FIG. 15 illustrates an example system 1500 in which embodiments may be implemented. The system 1500 includes a computing system environment. The system 1500 also illustrates a user 1512 using a device 1504, which is optionally shown as being in communication with a computing device 1502 by way of an optional coupling 1506. The optional coupling 1506 may represent a local, wide-area, or peer-to-peer network, or may represent a bus that is internal to a computing device (e.g., in example embodiments in which the computing device 1502 is contained in whole or in part within the device 1504). A storage medium 1508 may be any computer storage media. In one embodiment, the computing device 1502 may include a virtual machine operating within another computing device. In an alternative embodiment, the computing device 1502 may include a virtual machine operating within a program running on a remote server.

The computing device 1502 includes computer-executable instructions 1510 that when executed on the computing device 1502 cause the computing device 1502 to (a) accept device-identifier data corresponding to at least one communication device; (b) accept network-participation identifier data associated with a verified real-world user associated with the at least one communication device; and (c) assign a unique identifier at least partly based on the device-identifier data and the network-participation identifier data. As referenced above and as shown in FIG. 15, in some examples, the computing device 1502 may optionally be contained in whole or in part within the device 1504.

In FIG. 15, then, the system 1500 includes at least one computing device (e.g., 1502 and/or 1504). The computer-executable instructions 1510 may be executed on one or more of the at least one computing device. For example, the computing device 1502 may implement the computer-executable instructions 1510 and output a result to (and/or receive data from) the computing device 1504. Since the computing device 1502 may be wholly or partially contained within the computing device 1504, the device 1504 also may be said to execute some or all of the computer-executable instructions 1510, in order to be caused to perform or implement, for example, various ones of the techniques described herein, or other techniques.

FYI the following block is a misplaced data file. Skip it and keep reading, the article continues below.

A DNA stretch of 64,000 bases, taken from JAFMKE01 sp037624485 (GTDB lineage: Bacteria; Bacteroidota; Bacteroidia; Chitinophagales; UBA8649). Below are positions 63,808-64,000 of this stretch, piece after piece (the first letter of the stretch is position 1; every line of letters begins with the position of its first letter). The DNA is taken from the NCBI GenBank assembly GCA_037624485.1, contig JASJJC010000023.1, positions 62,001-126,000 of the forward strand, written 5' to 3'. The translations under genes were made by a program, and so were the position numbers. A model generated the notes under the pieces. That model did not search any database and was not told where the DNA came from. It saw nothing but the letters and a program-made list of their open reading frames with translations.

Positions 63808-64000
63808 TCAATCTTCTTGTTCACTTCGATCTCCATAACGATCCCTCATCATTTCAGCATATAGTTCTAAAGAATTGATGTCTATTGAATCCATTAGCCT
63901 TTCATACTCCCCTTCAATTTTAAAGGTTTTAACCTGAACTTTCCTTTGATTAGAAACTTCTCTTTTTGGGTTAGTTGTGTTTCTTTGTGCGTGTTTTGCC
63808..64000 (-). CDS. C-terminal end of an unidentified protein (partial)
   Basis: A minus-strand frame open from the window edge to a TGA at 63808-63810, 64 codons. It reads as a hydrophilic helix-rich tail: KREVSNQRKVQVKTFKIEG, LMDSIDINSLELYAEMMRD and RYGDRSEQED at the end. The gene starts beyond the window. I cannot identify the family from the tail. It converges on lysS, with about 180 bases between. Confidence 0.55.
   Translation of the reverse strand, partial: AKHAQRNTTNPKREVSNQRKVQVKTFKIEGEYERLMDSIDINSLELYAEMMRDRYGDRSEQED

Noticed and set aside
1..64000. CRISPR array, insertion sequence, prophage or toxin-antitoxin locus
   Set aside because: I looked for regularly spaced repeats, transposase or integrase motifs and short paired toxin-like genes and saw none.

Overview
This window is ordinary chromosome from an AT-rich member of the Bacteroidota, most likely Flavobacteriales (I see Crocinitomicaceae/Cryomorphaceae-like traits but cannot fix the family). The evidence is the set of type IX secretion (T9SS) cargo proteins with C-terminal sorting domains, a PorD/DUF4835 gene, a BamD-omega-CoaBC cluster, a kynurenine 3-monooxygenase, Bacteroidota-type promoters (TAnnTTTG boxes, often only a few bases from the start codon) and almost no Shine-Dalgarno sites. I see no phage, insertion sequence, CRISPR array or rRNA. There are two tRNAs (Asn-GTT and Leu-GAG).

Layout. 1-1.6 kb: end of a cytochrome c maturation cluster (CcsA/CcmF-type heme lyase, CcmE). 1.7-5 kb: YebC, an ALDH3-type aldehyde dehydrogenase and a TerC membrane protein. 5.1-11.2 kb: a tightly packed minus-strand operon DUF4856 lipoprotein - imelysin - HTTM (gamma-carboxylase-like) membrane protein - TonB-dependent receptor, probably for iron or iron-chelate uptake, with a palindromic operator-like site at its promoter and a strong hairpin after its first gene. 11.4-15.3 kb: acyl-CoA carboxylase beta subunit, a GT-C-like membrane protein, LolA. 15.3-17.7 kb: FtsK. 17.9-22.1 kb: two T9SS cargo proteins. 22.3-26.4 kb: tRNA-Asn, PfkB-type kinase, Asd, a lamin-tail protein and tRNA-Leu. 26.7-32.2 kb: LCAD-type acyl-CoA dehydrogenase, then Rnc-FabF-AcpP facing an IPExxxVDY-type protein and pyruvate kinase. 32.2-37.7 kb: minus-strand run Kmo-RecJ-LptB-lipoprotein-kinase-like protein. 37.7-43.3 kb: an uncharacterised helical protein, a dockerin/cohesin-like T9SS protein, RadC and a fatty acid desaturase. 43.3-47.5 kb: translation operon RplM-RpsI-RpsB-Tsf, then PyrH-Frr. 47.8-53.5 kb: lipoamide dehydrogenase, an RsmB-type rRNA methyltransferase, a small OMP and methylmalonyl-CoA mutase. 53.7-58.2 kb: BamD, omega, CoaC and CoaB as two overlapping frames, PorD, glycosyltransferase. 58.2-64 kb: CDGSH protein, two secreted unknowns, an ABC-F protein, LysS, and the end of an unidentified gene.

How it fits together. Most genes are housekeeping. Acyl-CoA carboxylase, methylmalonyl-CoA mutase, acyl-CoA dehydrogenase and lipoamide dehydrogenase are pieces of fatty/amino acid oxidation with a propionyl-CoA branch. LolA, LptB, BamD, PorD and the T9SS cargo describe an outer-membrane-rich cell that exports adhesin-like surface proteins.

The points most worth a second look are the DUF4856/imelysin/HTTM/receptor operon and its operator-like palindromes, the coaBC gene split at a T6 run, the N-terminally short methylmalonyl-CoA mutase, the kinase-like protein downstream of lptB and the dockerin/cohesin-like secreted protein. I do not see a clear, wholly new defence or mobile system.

The device 1504 may include, for example, a portable computing device, workstation, or desktop computing device. In another example embodiment, the computing device 1502 is operable to communicate with the device 1504 associated with the user 1512 to receive information about the input from the user 1512 for performing data access and data processing, and assign a unique identifier at least partly based on the device-identifier data and the network-participation identifier data.

FIG. 16 illustrates alternative embodiments of the example operational flow 300 of FIG. 3. FIG. 16 illustrates example embodiments where the accepting operation 320 may include at least one additional operation. Additional operations may include operation 1600, 1602, and/or operation 1604.